Savory food, thoughts and photos.
|A&E | Books | Fashion | Food | Life | Metro | Photos | Thoughts | Misc|
07 June, 2006
I didn't even like sushi before; the thought of eating something raw wasn't appealing. That changed when my brother ordered a big bento box of sushi one time and needed help to finish it off. Since then, I've had a craving every few weeks. Who knew I'd be a sushi enthusiast who can maneuver her way through nigiri and maki, tamago and maguro?
Sushi isn't just edible art, it's also a delight to the senses when prepared well: the pure taste of fresh raw fish on top of steamed rice flavored with a bit of vinegar, lightly dipped in a fiery/salty mixture of wasabi and shoyu, followed by the refreshing tang of gari to cleanse the palate for the next savory morsel. It's a bit of an adjustment to the Western palate, but highly addictive once you're used to it.
Kabuki isn't the best sushi place in town; the presentation can get a bit sloppy and gimmicky. The quality varies somewhat based on which branch you go to but for a small chain, it's above average and the prices are reasonable.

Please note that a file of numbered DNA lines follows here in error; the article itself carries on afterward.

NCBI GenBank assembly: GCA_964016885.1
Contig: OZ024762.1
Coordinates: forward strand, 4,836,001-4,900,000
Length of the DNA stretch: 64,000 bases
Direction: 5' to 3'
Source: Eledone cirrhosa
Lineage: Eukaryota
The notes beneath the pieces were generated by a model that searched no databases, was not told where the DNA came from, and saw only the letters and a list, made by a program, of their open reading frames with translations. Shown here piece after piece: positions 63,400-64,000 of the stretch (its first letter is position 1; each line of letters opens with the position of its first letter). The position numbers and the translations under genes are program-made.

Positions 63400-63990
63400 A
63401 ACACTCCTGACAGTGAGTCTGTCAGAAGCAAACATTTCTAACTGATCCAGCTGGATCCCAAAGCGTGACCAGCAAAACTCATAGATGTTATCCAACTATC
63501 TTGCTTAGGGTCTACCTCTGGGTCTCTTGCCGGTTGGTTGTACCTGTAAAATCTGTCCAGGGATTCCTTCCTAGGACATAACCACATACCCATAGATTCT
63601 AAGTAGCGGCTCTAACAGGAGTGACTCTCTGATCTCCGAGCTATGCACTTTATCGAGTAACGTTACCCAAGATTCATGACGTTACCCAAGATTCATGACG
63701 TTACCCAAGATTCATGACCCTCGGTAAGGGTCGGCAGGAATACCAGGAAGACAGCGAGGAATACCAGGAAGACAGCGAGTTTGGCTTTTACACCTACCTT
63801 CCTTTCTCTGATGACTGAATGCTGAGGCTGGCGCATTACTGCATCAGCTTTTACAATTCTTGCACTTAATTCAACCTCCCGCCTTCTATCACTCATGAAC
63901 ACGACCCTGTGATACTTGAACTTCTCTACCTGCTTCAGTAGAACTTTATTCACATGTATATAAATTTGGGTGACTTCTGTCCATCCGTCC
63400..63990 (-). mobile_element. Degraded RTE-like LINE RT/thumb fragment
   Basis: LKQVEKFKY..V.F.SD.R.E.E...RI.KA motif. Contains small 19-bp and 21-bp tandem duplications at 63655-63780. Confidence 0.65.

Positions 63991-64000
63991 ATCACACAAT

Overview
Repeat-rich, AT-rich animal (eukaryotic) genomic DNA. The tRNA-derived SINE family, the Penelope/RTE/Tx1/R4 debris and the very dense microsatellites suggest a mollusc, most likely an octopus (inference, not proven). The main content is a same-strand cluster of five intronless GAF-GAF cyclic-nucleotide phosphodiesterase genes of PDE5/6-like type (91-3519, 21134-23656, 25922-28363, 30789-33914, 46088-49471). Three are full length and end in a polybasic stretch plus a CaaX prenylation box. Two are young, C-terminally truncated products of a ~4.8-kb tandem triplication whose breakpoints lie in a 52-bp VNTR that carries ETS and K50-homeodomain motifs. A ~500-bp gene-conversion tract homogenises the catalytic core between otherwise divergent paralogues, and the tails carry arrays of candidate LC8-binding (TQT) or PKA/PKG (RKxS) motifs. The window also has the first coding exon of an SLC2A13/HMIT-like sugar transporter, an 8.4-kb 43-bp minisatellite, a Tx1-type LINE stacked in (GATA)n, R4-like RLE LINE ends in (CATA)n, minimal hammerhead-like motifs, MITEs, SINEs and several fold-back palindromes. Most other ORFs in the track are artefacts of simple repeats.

Some of their sushi we've sampled are the eel and avocado roll (avocado on the outside, grilled eel and crab salad inside), the rainbow roll (a variety of fish on top of a crab salad roll) and the tempura California roll (crab salad roll deep fried in a light batter) and assorted sashimi (D. said the tuna was good).
Kabuki fares better with their gourmet dishes that are plated bistro style. On subsequent visits, we enjoyed their seared tuna tataki with ponzu sauce and their flavorful spicy udon pasta with generous portions of shrimp, scallops, clams and calamari.
They also have a wide array of pretty desserts. We've enjoyed the tempura ice cream and apple tart roll in particular.
Kabuki has nine locations, all in Southern California.
Links to this post:
I'm a curious dilettante
from Los Angeles, California.
You can also find me @Twitter .
The Dilbert Blog